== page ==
• You can use scriptcs to discover the SharePoint API, site columns, sites, fields and so on. PowerShell can be used as well. But scriptcs lets you use the same syntax. PowerShell is much different. It is not case sensitive. It often doesn’t throw NullReferenceException, it just doesn’t output anything. So if you use PowerShell as an exploratory tool, then you still will need to verify it in a C# code to verify, that your code works. With scriptcs you can directly copy the code from console directly to your code solution.

Of course, if there are advantages, then it must be some disantvantages.

Shortcomings of scriptcs in SharePoint?

I have found these shortcomings

  • Missing powerful cmdlets for SharePoint (special “shortcuts” for configuration steps of SharePoint like New-SPWeb, Set-SPEnterpriseSearchService…)
  • Missing native functionality in PowerShell for parsing xml, importing and exporting to csv and xml, a very easy way to read and write files on disk.
  • There are already tons of PowerShell scripts written for SharePoint in companies and in the community. Mixing a huge amount of PowerShell with little scriptcs can increase complexity.
  • scriptcs is still new. It is not adopted by Microsoft and maybe will not be approved in your project.

So what do you think about scriptcs and SharePoint?

Would you use scriptcs in your SharePoint project? Leave a comment or send me a tweet.

Set IE Proxy Server with PowerShell

Today just a quick one-liner tip for PowerShell.  Use this script to set a proxy server in IE Settings. I got the inspiration from Aymeric’s blog:  Scripting : Toggle proxy server in IE settings with PowerShell:

sp AutoConfigUrl "" `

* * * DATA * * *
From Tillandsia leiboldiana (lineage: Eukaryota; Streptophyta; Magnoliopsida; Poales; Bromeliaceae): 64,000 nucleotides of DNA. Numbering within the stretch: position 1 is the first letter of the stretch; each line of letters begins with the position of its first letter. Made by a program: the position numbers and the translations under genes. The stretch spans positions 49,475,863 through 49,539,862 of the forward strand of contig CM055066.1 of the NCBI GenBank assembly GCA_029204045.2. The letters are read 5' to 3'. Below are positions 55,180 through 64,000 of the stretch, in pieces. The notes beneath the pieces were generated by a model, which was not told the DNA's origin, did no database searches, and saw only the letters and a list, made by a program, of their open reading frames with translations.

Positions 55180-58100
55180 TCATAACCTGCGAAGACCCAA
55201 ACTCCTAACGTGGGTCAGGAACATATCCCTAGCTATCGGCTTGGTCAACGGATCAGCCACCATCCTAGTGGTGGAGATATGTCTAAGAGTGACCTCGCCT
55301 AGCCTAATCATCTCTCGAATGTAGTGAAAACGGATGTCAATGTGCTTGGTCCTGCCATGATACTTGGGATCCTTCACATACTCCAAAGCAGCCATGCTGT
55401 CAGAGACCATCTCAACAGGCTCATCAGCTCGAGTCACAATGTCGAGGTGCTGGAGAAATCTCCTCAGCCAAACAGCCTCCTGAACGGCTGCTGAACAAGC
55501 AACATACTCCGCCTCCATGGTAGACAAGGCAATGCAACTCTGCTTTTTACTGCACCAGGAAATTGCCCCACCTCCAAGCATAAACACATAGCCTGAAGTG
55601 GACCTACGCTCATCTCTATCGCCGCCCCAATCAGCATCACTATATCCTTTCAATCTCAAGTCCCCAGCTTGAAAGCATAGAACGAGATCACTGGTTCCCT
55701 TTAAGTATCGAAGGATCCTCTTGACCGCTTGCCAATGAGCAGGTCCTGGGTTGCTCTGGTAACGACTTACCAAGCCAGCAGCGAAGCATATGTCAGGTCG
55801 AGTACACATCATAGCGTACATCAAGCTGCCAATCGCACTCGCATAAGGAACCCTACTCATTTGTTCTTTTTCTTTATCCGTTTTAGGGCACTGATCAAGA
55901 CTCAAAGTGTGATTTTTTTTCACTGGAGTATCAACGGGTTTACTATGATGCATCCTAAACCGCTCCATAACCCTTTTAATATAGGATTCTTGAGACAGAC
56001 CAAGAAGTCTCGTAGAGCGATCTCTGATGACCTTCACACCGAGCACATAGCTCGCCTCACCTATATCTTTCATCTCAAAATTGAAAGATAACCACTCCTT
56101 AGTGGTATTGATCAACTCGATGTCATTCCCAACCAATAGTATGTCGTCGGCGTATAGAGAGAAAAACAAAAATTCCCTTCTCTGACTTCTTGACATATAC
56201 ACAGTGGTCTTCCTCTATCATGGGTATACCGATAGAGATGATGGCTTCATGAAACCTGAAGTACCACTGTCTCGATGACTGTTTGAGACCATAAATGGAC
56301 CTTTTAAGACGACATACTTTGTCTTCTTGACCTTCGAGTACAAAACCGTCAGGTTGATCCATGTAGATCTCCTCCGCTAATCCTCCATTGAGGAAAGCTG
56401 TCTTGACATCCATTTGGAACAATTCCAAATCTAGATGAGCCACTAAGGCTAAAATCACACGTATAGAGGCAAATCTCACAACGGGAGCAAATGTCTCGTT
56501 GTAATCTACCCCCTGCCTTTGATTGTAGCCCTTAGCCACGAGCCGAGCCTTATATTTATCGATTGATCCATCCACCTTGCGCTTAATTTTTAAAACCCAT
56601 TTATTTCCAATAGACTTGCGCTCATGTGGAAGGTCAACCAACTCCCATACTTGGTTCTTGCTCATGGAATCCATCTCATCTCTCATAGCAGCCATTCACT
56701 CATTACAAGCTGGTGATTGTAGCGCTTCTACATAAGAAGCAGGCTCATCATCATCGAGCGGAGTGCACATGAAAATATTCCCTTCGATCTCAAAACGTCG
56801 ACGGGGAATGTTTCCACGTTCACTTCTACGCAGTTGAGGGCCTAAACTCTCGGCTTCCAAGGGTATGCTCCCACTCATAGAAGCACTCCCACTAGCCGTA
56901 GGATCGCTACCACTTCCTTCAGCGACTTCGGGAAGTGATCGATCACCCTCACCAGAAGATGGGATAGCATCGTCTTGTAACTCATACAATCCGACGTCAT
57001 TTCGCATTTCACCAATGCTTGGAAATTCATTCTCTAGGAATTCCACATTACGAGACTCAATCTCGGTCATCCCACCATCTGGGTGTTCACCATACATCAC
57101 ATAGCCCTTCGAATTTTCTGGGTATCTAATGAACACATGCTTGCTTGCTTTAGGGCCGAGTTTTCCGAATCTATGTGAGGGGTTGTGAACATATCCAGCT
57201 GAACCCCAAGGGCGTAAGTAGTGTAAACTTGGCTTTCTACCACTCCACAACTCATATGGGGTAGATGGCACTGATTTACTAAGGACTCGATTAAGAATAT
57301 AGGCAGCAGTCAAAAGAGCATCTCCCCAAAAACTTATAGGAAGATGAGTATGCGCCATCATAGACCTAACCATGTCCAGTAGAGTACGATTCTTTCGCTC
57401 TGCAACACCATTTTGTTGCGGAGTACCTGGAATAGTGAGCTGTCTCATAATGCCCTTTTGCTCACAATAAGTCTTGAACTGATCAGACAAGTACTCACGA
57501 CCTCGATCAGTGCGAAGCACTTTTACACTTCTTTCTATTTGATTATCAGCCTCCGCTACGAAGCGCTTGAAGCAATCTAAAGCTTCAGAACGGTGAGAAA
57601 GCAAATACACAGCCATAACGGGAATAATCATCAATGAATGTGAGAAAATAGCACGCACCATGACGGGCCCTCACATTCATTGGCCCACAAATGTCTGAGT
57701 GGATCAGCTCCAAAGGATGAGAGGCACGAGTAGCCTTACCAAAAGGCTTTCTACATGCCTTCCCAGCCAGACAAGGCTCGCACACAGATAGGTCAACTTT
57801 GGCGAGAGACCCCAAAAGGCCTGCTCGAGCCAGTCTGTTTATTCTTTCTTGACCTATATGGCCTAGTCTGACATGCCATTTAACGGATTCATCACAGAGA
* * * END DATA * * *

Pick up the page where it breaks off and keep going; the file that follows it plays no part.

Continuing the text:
-Path "HKCU:\Software\Microsoft\Windows\CurrentVersion\Internet Settings"

By the way sp is just alias for Set-ItemProperty cmdlet:

This corresponds these settings in IE (Tools – Internet Options – Connections – Lan Settings):


It can be useful if you have want to automate this.

A quick guide to configuring the Loopback check

Great tutorial how to configure the loopback check on a dev machine. Exactly what I needed for a month ago. Pity that this article came after that. 🙂

Here is the command to disable it completeley:

# Disable Loopback check #
New-ItemProperty HKLM:\System\CurrentControlSet\Control\Lsa -Name "DisableLoopbackCheck" -Value "1" -PropertyType dword


Update: A free tool is available that does all this for you in a GUI: Loopback Check configuration Tool released – free download

Hi dear friends!

401.1 Access denied…
If you try to access your newly created web application with a real nice FQDN or NetBIOS name and you end up getting a 401.1 Access denied…

Even after adding the site to the local intranet zone in IE…
Even after beeing prompted 3 times and filling in the correct credentials…
After setting up your Search to crawl you sites in a small farm whith crawl and web services on the same server…

You check and doublecheck your credentials, you add yourself as the farm admin, you try logging on with the farm account, but nothing…still 401.1…

I know this has been written about many times Before, but some things seem to still be missing…
Now everyone seems comfortable with the sparse description on how to ‘add…

View original post 756 more words

AutoSPInstaller: error while stopping the default web site in IIS


During an installation with AutoSPInstaller on my development machine I ran into a strange issue. I got the following error:

System.IO.FileNotFoundException: Could not load file or assembly ‘Microsoft.IIS.PowerShell.Framework’ or one of its dependencies

I haven’t found any other people having the same problem with the AutoSPInstaller, but I found a similar report on another forum: Maybe I am the only one who gets this error in AutoSPInstaller, if not it can be useful to write the solution down.

The error occurs when the default web site in IIS is stopped. For some reason Get-WebSite cmdlet throws an exception the first time you invoke it, but not the second time.